While we were proud to notice that many participants were already ISTT members, we believe that our presence there as a sponsor with a booth could convince many more to take THE step forward and join our society, as well as join us at our next TTMeeting in Prague (TT2016, 20-23 March 2016)! Yes, the ISTT booth attracted many scientists interested in our role and activities and has definitely been a central meeting point of IMM2015!
Genetic engineering in animals is a process that has engendered great excitement as well as great anxiety. The technology is used to study developmental processes (using small animals such as the mouse, zebra fish, fruit fly, worm, etc.), determine gene function, and mimic human and animal disease processes. Perhaps the greatest promises of this technology are to develop and test drugs and to perform gene therapy, both of which are intended to prevent or cure disease.
Until recently, a variety of limitations made the technology impractical for all but a few species of animals (primarily mice). However, with the advent of new gene-editing systems, where components are inexpensive, readily generated in the laboratory, and applicable to virtually any species, it is now feasible to perform genetic engineering in the human embryo. Changes made in an embryo brought to term would no longer be confined to that individual, but could be passed through the germline to affect future generations.
A recent publication [Liang, P. et al. Protein Cellhttp://dx.doi.org/10.1007/s13238-015-0153-5 (2015)] brought this reality squarely into the public consciousness. In this study, the CRISPR/Cas9 system was used to edit the genome of human embryos. To their credit, the authors were careful to use only non-viable embryos. Furthermore, their detailed examination of the engineered embryos revealed both the intended and unintended modifications that resulted. This study clearly demonstrates that the CRISPR/Cas9 system is currently too imprecise and inefficient for genetic engineering of human embryos for implantation, gestation and birth.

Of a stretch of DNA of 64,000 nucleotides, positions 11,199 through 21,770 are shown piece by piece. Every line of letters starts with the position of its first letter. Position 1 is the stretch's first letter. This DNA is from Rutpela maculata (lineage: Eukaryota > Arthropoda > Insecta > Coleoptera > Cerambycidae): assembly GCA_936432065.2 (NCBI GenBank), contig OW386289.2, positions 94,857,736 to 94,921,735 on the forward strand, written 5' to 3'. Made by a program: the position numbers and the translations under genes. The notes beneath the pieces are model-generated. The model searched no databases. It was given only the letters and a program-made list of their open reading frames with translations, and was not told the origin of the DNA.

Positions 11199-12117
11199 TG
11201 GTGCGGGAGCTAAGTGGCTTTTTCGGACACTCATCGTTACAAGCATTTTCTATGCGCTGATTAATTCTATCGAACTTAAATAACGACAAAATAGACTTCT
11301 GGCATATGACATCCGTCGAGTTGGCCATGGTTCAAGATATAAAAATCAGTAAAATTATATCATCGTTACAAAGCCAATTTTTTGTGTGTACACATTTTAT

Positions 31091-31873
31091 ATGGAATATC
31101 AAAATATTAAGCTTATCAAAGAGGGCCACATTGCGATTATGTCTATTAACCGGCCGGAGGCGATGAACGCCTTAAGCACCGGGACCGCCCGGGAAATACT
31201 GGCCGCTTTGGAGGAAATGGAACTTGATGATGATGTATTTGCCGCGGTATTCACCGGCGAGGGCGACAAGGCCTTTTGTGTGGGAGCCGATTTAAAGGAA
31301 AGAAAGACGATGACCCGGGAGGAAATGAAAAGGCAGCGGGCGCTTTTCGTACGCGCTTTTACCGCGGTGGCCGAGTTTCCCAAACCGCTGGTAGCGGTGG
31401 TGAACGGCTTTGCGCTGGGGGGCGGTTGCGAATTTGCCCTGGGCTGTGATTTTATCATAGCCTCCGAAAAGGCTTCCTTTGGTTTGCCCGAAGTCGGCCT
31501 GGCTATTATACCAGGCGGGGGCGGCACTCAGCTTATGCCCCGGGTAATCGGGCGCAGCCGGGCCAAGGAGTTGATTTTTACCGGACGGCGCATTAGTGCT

Members of the ISTT use CRISPR/Cas9 technology, as well as other gene-editing technologies, routinely. Many of our members have had integral roles in the development of these technologies and therefore recognize the power of these systems. It is with that knowledge and foresight that the ISTT Board of Directors issues this statement (while understanding that more nuanced discussions and decisions will be needed as the technology improves):
Genetic engineering technology, in its current state, is error-prone and must not be used in human embryos intended for implantation.
Studies to test new genetic engineering technology in human embryos should be postponed until proven completely safe and effective in other species.
New methods of genetic engineering must be carefully assessed to ensure that risk to the human population is negligible.
Uses of genetic engineering in human embryos should be limited to disease mitigation for those diseases where no other option is available; we reject the idea of “designer babies.”
We strongly urge worldwide agreement on minimum standards for gene editing experiments in human embryos, and will promote such measures with our members. Until such standards have been established, we remain opposed to making any genetic alterations in human embryos that could be inherited by future generations.